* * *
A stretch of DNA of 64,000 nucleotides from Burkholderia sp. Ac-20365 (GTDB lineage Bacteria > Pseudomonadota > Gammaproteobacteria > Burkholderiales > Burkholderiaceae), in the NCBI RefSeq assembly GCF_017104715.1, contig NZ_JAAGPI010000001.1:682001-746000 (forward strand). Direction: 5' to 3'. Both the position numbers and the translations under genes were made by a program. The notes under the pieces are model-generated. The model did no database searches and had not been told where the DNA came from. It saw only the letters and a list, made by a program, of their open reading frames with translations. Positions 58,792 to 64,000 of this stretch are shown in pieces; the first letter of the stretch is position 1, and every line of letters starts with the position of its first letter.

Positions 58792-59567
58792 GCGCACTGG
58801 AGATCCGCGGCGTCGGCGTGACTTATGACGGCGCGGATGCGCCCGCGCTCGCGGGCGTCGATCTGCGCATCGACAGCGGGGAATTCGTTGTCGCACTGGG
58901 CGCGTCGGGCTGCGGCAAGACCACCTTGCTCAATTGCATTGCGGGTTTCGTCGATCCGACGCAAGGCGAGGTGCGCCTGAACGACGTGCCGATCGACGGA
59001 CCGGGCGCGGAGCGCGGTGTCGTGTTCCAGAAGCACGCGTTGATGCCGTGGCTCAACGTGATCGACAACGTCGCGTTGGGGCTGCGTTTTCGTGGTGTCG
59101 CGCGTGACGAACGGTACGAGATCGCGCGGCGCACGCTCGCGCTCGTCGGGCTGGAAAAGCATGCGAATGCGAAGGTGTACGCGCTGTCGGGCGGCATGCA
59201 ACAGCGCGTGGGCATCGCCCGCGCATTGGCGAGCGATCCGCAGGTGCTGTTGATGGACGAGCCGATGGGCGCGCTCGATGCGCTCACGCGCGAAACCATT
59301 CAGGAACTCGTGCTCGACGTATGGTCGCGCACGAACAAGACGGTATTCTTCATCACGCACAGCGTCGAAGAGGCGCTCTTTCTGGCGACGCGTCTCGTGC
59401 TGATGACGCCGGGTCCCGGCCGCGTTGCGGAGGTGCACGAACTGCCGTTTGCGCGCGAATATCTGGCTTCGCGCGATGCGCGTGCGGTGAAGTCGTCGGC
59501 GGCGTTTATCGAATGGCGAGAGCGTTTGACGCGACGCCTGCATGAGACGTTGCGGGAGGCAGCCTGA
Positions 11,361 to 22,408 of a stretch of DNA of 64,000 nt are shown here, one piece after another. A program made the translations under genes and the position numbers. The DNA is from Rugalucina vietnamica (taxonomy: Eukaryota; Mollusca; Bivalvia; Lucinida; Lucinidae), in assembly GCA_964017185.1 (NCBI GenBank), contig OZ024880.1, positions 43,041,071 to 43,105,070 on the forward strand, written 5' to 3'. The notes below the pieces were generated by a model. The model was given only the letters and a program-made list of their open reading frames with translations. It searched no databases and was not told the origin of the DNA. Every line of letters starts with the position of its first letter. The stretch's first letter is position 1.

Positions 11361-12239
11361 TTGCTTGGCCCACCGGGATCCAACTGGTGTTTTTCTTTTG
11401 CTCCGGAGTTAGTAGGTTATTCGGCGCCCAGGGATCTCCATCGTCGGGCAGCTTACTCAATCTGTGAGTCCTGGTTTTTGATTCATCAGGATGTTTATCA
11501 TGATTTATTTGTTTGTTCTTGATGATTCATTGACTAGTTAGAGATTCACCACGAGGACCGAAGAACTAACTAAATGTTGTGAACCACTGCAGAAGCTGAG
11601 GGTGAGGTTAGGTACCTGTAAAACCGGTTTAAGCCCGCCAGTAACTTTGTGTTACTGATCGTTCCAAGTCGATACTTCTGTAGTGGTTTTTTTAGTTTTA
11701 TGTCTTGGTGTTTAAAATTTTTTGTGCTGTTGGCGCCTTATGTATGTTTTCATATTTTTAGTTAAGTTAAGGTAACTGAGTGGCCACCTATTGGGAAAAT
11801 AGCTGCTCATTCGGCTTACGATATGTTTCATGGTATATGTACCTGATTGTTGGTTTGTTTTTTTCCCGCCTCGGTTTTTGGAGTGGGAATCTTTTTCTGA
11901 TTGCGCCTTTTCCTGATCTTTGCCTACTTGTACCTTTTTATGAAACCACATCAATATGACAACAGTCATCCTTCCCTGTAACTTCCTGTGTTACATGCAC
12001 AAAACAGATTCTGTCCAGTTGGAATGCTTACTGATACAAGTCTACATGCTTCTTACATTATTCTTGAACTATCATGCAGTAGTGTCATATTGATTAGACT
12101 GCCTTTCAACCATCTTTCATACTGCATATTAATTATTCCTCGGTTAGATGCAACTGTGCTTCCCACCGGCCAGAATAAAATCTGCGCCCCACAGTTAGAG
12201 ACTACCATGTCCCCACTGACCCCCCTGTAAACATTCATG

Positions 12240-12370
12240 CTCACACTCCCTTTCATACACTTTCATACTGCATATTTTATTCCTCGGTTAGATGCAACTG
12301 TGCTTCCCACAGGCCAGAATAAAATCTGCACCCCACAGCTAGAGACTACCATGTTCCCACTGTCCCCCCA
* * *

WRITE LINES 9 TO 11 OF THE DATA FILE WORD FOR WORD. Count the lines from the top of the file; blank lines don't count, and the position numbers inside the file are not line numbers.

59301 CAGGAACTCGTGCTCGACGTATGGTCGCGCACGAACAAGACGGTATTCTTCATCACGCACAGCGTCGAAGAGGCGCTCTTTCTGGCGACGCGTCTCGTGC
59401 TGATGACGCCGGGTCCCGGCCGCGTTGCGGAGGTGCACGAACTGCCGTTTGCGCGCGAATATCTGGCTTCGCGCGATGCGCGTGCGGTGAAGTCGTCGGC
59501 GGCGTTTATCGAATGGCGAGAGCGTTTGACGCGACGCCTGCATGAGACGTTGCGGGAGGCAGCCTGA